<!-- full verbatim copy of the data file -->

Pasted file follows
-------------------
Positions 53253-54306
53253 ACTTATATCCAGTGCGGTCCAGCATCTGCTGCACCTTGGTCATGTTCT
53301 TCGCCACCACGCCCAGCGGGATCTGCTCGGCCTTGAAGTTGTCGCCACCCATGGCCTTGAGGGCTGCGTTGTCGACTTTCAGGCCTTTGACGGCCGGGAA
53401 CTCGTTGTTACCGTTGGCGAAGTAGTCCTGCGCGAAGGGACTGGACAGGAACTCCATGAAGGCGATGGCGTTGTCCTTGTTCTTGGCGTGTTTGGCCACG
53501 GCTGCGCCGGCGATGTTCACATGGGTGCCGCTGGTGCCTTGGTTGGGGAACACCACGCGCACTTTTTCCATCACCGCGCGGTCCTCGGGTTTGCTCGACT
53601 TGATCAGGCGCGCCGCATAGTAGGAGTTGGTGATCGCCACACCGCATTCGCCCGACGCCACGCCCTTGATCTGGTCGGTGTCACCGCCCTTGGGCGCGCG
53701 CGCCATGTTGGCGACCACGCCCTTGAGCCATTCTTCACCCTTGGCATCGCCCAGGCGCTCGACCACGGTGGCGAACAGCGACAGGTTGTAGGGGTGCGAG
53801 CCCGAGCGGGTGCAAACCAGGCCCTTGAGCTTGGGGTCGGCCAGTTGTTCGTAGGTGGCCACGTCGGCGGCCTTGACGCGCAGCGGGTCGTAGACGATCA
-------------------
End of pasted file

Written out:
Positions 53253-54306
53253 ACTTATATCCAGTGCGGTCCAGCATCTGCTGCACCTTGGTCATGTTCT
53301 TCGCCACCACGCCCAGCGGGATCTGCTCGGCCTTGAAGTTGTCGCCACCCATGGCCTTGAGGGCTGCGTTGTCGACTTTCAGGCCTTTGACGGCCGGGAA
53401 CTCGTTGTTACCGTTGGCGAAGTAGTCCTGCGCGAAGGGACTGGACAGGAACTCCATGAAGGCGATGGCGTTGTCCTTGTTCTTGGCGTGTTTGGCCACG
53501 GCTGCGCCGGCGATGTTCACATGGGTGCCGCTGGTGCCTTGGTTGGGGAACACCACGCGCACTTTTTCCATCACCGCGCGGTCCTCGGGTTTGCTCGACT
53601 TGATCAGGCGCGCCGCATAGTAGGAGTTGGTGATCGCCACACCGCATTCGCCCGACGCCACGCCCTTGATCTGGTCGGTGTCACCGCCCTTGGGCGCGCG
53701 CGCCATGTTGGCGACCACGCCCTTGAGCCATTCTTCACCCTTGGCATCGCCCAGGCGCTCGACCACGGTGGCGAACAGCGACAGGTTGTAGGGGTGCGAG
53801 CCCGAGCGGGTGCAAACCAGGCCCTTGAGCTTGGGGTCGGCCAGTTGTTCGTAGGTGGCCACGTCGGCGGCCTTGACGCGCAGCGGGTCGTAGACGATCA